One of my friends said this was her favourite area of Mexico and the best beach she’d ever been to. Either things have changed, I went to the wrong beach or she needs to go to more beaches as I was quite underwhelmed. Possibly it was the time of year too as there was lots of sea weed on the sand.
The town is a few kilometres away from the beach unlike Playa Del Carmen. Taxis will try to charge you about $10 one way and if you walk or ride down watch out for the sun. Once you get to the beach is also tricky to access as so many resorts, hotels and restaurants are built along it that you can’t see the beach from the road so unless you know where you’re going then you are taking pot luck with the beach. I found if you turned to the left you could find a larger stretch of open beach but again it was a fair way down the road. To the right the beaches were more like little coves. I preferred these to the big beach as they were quieter and cleaner.
Town itself has mostly cafes with a couple of stores. Definitely not as much variety as Playa Del Carmen and arriving on a Sunday didn’t help matters as a lot of businesses were closed.
On the first day we were there I hired a bike and after dropping off my laundry in town I rode up and down the main street before heading down to the beach for lunch. It was a very relaxed day. I visited the Mexican version of Walmart to buy extra sunscreen and some after sun, along with a new hat to replace the one I left in the back of a taxi in Cuba.
The second day I headed down to the Cenotes which some of the people in our tour had visited the day before and highly recommended. We went to Cenote Dos Ojos which consisted of two pools. The first seemed mostly to acclimatise yourself to the freezing water and fit your masks and fins. The water was so clear you could see right to the bottom and watch all the little fishes swimming around. The second pool was the main event, our guided snorkelling tour took us past stalactites and stalagmites, to an area where if you ducked under the water you could see another cave opening which looked only 20 meters away but was actually 60, over areas of the cave that used to be habitated when they were dry and the remnants and pottery could still be spotted by those with sharp eyes. The finale was the most spectacular part for me though. We had to swim through a low hanging maze of stalactites to reach the final cavern. Home to a colony of tiny bats. Most of them were sleeping upside down from the roof however some were flitting around, others were huddling together in little groups and two looked like they were upside down break dancing, whether they were fighting or flirting I couldn’t tell. By this stage though my finger tips were starting to go numb from the cold so even though I would’ve loved to spend longer in the bat cave it was time to get out.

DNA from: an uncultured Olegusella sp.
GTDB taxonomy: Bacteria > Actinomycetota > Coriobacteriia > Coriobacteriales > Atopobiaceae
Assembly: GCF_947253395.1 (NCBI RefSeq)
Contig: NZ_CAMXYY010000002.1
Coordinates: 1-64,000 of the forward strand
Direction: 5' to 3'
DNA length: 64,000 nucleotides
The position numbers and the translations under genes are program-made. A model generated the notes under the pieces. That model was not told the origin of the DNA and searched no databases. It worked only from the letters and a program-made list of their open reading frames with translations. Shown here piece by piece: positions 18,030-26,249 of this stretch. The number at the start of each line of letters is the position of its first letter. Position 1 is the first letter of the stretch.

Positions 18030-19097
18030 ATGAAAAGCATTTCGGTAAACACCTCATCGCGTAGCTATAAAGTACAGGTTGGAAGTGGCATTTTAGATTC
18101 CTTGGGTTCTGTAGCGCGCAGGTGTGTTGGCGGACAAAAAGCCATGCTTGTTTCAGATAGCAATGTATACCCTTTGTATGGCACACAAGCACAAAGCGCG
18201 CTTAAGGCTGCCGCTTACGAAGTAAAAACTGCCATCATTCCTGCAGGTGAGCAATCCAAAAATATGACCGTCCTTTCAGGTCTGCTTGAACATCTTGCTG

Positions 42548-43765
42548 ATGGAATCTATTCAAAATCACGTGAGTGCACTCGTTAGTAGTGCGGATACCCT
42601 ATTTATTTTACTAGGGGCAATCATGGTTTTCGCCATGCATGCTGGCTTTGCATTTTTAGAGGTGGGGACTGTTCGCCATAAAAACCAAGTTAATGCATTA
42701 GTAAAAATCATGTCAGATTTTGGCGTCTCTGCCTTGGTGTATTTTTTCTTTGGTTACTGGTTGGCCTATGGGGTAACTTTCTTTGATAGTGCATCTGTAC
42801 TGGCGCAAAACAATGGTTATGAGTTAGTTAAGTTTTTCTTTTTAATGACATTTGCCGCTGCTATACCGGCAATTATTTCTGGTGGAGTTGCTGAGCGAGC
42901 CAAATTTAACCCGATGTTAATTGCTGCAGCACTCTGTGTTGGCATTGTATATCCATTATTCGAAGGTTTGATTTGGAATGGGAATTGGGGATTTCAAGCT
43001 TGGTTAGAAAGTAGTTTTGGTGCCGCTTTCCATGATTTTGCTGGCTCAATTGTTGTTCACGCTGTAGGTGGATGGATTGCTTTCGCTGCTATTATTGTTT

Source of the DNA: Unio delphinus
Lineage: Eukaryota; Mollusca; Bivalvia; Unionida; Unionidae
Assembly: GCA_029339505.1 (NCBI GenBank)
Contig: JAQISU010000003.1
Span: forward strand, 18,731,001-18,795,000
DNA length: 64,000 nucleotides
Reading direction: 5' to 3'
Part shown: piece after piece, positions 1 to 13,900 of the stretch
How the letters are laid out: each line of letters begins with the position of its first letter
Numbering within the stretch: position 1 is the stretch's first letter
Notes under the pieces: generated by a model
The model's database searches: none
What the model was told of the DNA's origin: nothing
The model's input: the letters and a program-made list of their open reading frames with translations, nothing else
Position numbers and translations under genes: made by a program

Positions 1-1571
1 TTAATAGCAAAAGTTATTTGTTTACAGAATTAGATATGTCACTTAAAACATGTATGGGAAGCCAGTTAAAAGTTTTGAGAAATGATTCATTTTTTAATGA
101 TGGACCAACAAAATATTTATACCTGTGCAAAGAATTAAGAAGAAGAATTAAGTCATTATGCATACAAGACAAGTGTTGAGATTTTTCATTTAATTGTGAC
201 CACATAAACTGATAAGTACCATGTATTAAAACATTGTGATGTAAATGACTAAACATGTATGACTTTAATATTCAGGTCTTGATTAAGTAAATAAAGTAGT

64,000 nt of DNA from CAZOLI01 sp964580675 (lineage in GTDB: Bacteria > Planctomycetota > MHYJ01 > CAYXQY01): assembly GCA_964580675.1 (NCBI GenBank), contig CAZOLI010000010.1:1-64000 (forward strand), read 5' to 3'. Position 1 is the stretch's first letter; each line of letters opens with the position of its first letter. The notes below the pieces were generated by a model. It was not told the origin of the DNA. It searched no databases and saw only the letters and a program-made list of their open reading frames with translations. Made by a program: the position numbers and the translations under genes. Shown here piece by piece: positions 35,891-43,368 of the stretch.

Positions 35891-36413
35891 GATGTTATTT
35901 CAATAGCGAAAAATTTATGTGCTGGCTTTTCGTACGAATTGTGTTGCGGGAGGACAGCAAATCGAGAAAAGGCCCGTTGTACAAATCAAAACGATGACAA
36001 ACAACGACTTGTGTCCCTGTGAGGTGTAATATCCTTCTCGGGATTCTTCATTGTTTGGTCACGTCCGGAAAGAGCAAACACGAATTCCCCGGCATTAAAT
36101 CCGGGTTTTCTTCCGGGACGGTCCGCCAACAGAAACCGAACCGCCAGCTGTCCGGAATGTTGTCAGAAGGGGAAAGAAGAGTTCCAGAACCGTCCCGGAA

There did seem to be some very nice cafes around. Indeed all the places we are at were great. There was even a Vegan Ice Cream van not far from the hotel where I ordered a Chai Ice Cream. He mixed the spices up fresh and combined all the ingredients for the ice cream before folding them over a coldplate to freeze the ice cream before my eyes. We also went to a Mojito bar where they pressed their own sugar cane and served the drinks with a stick of fresh sugarcane as well.
While I’m not going to rush back to Tulum I can see why some people love it.